For many patients, daily oral antiretroviral therapy (ART) is an effective and feasible option. Long-acting therapeutics might be particularly suitable for patients who have problems swallowing, who fear stigmatization or who do not want to take medication every day. The current developments in this area were presented by Rajesh T. Gandhi, Massachusetts General Hospital and Harvard Medical School, Boston, Massachusetts (MSA,) at the virtual CROI in March 2020.
There are currently more than 30 substances available for the treatment of patients with HIV infection, which are characterized by strong virus suppression and good tolerability. However, the use of these substances is limited. Thus, there are drug interactions with many substances. Weight gain is a common side effect. The daily intake is a challenge for some patients and usually, there is little information available on their safety during pregnancy. Some of those infected may end up developing multidrug resistance.
New treatment regimens are therefore needed, e.g. ones that consist of fewer substances, are better tolerated and need to be taken less frequently. Resistance to the substances should develop slowly or not at all, and they should also be effective against multidrug-resistant HI viruses. It should be possible to take them inconspicuously so that the patients are not stigmatized. It should also be possible to treat pregnant women. Low costs and good access are further factors that can improve ART.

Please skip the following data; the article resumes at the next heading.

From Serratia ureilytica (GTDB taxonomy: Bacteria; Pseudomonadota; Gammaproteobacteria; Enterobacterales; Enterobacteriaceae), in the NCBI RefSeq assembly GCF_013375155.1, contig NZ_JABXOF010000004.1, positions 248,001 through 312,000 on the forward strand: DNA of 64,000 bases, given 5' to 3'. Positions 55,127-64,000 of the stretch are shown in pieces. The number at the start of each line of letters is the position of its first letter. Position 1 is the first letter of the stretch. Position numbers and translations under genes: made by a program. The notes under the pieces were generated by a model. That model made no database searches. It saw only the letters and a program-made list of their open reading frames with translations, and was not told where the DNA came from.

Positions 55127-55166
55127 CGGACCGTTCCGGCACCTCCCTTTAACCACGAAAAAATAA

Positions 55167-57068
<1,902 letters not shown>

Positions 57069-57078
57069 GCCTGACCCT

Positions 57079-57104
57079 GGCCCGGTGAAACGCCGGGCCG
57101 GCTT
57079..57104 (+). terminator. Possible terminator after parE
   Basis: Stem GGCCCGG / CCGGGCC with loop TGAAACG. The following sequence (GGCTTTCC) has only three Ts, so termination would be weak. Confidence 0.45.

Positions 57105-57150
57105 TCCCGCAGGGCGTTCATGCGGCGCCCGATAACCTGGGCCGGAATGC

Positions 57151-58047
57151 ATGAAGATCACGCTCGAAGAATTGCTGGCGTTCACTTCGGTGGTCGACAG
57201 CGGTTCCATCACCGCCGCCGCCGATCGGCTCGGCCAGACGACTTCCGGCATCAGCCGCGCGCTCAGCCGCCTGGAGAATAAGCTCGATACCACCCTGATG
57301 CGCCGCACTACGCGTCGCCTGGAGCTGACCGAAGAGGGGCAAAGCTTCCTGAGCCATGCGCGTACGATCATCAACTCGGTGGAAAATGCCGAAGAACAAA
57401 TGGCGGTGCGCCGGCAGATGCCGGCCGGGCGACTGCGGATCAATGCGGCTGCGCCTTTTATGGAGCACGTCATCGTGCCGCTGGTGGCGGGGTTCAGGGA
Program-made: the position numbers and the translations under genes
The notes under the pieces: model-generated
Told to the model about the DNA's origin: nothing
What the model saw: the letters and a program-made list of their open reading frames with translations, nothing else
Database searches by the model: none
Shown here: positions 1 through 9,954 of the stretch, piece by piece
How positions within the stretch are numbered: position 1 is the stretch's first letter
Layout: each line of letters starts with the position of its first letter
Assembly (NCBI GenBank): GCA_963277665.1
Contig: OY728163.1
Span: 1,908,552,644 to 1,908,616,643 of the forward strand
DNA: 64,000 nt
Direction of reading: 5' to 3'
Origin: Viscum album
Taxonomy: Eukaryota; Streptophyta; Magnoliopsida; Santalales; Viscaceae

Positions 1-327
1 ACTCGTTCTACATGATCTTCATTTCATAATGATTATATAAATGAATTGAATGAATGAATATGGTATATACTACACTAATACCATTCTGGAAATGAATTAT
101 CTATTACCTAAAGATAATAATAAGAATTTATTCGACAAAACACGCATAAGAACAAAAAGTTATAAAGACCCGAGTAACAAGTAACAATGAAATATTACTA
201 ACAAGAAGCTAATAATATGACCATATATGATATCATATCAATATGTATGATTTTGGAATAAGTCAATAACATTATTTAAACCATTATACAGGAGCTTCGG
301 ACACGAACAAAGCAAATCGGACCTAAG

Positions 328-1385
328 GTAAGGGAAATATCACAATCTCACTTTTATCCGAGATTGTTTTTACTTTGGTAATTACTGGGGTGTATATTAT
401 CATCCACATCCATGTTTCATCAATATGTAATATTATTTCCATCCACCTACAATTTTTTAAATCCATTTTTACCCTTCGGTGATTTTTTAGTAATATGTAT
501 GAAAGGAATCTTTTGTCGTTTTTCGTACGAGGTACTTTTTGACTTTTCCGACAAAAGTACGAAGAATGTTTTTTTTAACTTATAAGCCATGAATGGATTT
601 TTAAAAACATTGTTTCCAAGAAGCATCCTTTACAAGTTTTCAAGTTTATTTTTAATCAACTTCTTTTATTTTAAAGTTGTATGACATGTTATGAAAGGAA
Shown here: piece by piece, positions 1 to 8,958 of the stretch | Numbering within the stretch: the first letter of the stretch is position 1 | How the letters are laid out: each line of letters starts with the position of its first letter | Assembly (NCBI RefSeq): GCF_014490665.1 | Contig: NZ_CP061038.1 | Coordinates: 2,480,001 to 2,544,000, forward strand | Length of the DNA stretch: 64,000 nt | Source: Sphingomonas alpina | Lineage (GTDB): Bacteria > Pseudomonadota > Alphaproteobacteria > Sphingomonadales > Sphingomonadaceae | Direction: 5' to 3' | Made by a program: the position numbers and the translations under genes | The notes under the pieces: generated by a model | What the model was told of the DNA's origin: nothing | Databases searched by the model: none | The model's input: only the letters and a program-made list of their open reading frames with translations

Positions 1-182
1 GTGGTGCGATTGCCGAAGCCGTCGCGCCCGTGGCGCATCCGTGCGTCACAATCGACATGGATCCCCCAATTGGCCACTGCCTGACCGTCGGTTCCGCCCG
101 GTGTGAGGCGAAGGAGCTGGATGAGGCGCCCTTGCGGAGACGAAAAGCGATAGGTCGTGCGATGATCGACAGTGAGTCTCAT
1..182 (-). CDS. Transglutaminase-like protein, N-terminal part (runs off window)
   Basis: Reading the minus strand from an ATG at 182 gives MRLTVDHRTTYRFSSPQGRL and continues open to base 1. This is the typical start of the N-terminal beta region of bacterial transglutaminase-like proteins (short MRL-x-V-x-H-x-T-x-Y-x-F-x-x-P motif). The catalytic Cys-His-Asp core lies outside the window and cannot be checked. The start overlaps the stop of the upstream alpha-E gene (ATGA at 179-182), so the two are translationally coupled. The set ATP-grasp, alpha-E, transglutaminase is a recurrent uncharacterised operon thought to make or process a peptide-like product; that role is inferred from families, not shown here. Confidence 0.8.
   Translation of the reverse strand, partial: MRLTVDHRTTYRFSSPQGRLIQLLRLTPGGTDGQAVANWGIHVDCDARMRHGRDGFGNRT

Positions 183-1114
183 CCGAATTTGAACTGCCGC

Currently, there are seven major groups of antiretroviral agents: 1. Nucleoside/nucleotide reverse transcriptase inhibitors (NRTIs), 2. Non-nucleoside reverse transcriptase inhibitors (NNRTIs), 3. Integrase inhibitors, 4. Entry inhibitors (including CCR5 antagonists and fusion inhibitors), 5. Protease inhibitors (PIs), 6. Reverse transcriptase (RTI), 7. Booster drugs.
Some of the substances in clinical development fall into these groups that have been available up to now, but there are also completely new targets, such as the capsid inhibitors.
The clinical development of the long-acting integrase inhibitor cabotegravir is well advanced. This inhibitor can be given in combination with NNRTI rilpivirine as a depot injection. The pooled data from the two Phase III studies ATLAS and FLAIR show that they are not inferior to ART in terms of their effect on virus suppression when administered monthly. The 96-week data from the FLAIR study, presented as a poster at the virtual CROI 2020 by Chloe Orkin, Queen Mary University, London, confirmed that injection therapy was not inferior to oral administration of dolutegravir/abacavir/lamivudine (DTG/ABC/3TC). No treatment failure occurred in the injection arm between weeks 48 and 96. In the ATLAS-2M study, the effect of an injection of cabotegravir/rilpivirine every eight weeks was not inferior to an injection every four weeks.
Gandhi raised some practical issues that would need to be clarified when the long-acting syringe is approved. For example, the injection must be made into the gluteus medius, which requires a separate room in the clinic. Alternatively, the injection could be administered in pharmacies or by appropriate care at home. Long-acting rilpivirine also requires cold chain storage. It is unclear whether a four-week oral induction phase is necessary or whether the injection treatment can be started immediately. The very long half-life means that plasma levels drop very slowly after the end of therapy - this may encourage resistance development. In addition, according to Gandhi, it is necessary to consider how to remind the patients of their visit to the physicians. In this regard, pharmacies could possibly be involved as well.